Teamwork is key – from MHD magazine

Walter Scremin

Transport is not just a critical area of the supply chain, it’s usually a top five business cost. For efficiency’s sake, most transport divisions outsource at least some of their requirements to specialist suppliers. The trouble is, transport suppliers vary greatly regarding professionalism and care, introducing many potential pitfalls when you bring in a new team.
When done right, partnering with the right transport operator is more like ‘insourcing’ a dedicated team but without the financial liabilities of owning your own transport resources.
Ideally, you bring in a team that becomes a genuine part of your business. Through my business, I’ve known delivery drivers to be placed with businesses for up to 25 years! In these cases it’s more than just an outsourced arrangement – the driver becomes a genuine, often much-loved team member.
 Let’s consider some key transport challenges
What are you really trying to achieve?
Motivations for bringing in a transport contractor are fairly similar: take liabilities off your books; focus on core business; and tap the flexibility to make changes at short notice. What are you hoping to achieve by partnering with a specialist? If your motivations are mixed, or vague, it may be hard to measure success.
Flexibility and resourcing were front of mind for leading paper bag manufacturer the O’Kelly Group, as CEO Sarah O’Kelly explained: “We have to deliver when we are expected to, no matter what. If a driver was absent, it created problems. We would re-allocate staff from the warehouse or elsewhere to do the deliveries. But then we’d be one down and those areas of the business would be affected, so it made sense to outsource.”
Greg Welch from Welch Auto Parts said outsourcing certain risks was a motivator for outsourcing his delivery fleet. The main risks were those associated with HR and WorkCover claims: “We’re not experienced at managing HR. Our expertise is in parts. But if your transport division is growing, all of a sudden you’ve got to manage it, or hire another person to manage it.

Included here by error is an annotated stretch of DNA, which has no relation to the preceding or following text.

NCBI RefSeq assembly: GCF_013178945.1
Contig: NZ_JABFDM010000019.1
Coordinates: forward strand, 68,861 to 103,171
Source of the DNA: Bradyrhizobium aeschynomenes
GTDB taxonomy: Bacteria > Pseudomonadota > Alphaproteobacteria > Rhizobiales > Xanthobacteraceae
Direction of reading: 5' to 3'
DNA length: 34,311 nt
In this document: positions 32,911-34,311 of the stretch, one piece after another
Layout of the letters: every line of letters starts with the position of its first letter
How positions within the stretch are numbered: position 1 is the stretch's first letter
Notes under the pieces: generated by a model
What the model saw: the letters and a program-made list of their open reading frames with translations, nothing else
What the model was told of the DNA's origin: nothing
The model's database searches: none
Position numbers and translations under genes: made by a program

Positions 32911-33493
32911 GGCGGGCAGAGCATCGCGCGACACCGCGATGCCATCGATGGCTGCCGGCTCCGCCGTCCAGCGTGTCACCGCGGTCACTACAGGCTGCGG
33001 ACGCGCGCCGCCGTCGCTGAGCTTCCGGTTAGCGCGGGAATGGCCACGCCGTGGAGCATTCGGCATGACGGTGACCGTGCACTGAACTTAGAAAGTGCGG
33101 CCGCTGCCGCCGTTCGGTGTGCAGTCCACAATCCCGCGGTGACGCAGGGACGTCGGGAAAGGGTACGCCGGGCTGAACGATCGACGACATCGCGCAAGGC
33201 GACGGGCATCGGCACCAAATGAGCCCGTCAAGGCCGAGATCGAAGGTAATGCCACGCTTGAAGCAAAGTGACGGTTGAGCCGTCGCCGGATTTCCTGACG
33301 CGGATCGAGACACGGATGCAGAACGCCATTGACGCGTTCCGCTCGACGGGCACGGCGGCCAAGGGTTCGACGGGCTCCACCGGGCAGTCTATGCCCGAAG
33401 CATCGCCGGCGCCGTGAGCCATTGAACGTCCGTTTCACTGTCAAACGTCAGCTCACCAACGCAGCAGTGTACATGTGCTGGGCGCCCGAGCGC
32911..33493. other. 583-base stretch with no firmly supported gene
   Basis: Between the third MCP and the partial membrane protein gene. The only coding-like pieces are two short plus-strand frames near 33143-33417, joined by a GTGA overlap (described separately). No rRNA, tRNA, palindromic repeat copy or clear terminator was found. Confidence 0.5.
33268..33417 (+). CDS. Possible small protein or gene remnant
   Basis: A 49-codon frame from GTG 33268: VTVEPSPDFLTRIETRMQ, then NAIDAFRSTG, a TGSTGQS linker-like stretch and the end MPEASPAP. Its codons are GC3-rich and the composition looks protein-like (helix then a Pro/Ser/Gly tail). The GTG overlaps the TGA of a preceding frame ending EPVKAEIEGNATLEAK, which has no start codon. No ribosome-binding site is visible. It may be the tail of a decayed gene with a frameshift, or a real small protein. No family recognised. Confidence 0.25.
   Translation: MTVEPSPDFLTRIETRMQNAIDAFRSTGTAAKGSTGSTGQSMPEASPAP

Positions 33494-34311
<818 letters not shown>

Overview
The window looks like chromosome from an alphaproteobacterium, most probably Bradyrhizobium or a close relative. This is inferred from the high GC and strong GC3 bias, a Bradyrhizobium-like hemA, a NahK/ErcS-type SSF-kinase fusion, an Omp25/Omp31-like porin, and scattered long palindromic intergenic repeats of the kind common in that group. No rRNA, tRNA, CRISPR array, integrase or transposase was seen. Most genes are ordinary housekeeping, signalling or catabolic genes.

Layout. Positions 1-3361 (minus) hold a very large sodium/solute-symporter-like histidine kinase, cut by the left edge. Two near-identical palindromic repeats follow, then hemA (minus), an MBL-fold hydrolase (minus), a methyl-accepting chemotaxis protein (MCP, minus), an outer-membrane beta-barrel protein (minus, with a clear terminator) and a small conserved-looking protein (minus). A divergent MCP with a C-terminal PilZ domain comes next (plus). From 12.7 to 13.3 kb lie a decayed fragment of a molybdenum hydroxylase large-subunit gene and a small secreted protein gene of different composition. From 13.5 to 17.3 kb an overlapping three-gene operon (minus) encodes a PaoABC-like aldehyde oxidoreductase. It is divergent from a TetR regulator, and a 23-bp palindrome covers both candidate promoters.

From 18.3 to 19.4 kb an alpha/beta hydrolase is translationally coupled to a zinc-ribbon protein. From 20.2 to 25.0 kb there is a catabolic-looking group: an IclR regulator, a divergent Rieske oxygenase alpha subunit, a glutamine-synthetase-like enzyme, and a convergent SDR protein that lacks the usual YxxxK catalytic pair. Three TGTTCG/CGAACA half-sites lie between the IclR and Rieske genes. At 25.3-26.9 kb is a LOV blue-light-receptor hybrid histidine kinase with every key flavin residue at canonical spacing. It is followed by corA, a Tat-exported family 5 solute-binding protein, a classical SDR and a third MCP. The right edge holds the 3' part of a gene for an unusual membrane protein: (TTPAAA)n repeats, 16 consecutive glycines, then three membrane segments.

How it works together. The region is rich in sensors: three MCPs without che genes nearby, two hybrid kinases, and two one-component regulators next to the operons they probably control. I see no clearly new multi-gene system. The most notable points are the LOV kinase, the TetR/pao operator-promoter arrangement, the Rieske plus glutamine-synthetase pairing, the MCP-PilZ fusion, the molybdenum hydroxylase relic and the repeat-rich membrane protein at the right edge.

“Hiring and firing is not really our game, and it can be difficult to find quality drivers.”
Being clear on what you are trying to achieve enables you to understand if it’s successful.
Understanding success
Success isn’t only about numbers. So how is it best measured?
Ms O’Kelly said outsourcing transport has saved costs but some benefits would be hard to quantify. “There is a saving but it was never about that for us. It was about the cost of interruption to the business, and it’s hard to quantify that.
“The flexibility would have a financial benefit, but it’s not always easy to put a number on it.
“When running your own fleet you’re dealing with vehicle costs, breakdowns, maintenance. Something could go on a truck and you’re up for $2,000. But then you don’t have access to the vehicle either, so you need to cover by short-term leasing a vehicle.”
The biggest benefit is flexibility to manage resources, according to Ms O’Kelly. She says the increase in control was an unexpected benefit and contradicted her initial worries about outsourcing.

“Cultural fit drives teamwork – at its best, both parties work toward the same goal.”

Having regular back-up drivers on standby covers absenteeism and spikes in demand.
Greg Welch said freeing his auto parts business of fleet responsibilities has made it easier to achieve his motto of ‘right part, first time, on time’: “It has improved our strike rate no doubt. I believe it has helped client loyalty. It’s important for customers to know that the part is going to be there.”
Using a fleet telematics system has cut the risk of misplaced deliveries.